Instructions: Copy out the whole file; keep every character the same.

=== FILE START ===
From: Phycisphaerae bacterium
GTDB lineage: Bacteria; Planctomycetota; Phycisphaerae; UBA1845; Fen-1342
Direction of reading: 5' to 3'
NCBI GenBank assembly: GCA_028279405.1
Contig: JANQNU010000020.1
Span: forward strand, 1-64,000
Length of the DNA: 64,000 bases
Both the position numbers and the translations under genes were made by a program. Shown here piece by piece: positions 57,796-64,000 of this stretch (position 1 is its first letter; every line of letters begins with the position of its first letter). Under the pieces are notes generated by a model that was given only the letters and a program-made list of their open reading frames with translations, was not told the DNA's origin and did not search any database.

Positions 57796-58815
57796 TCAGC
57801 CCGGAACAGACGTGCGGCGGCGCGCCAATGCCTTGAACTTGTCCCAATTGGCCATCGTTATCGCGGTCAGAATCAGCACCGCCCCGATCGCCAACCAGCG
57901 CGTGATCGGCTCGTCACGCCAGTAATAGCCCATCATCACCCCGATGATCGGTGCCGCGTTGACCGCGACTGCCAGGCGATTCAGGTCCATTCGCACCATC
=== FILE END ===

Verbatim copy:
From: Phycisphaerae bacterium
GTDB lineage: Bacteria; Planctomycetota; Phycisphaerae; UBA1845; Fen-1342
Direction of reading: 5' to 3'
NCBI GenBank assembly: GCA_028279405.1
Contig: JANQNU010000020.1
Span: forward strand, 1-64,000
Length of the DNA: 64,000 bases
Both the position numbers and the translations under genes were made by a program. Shown here piece by piece: positions 57,796-64,000 of this stretch (position 1 is its first letter; every line of letters begins with the position of its first letter). Under the pieces are notes generated by a model that was given only the letters and a program-made list of their open reading frames with translations, was not told the DNA's origin and did not search any database.

Positions 57796-58815
57796 TCAGC
57801 CCGGAACAGACGTGCGGCGGCGCGCCAATGCCTTGAACTTGTCCCAATTGGCCATCGTTATCGCGGTCAGAATCAGCACCGCCCCGATCGCCAACCAGCG
57901 CGTGATCGGCTCGTCACGCCAGTAATAGCCCATCATCACCCCGATGATCGGTGCCGCGTTGACCGCGACTGCCAGGCGATTCAGGTCCATTCGCACCATC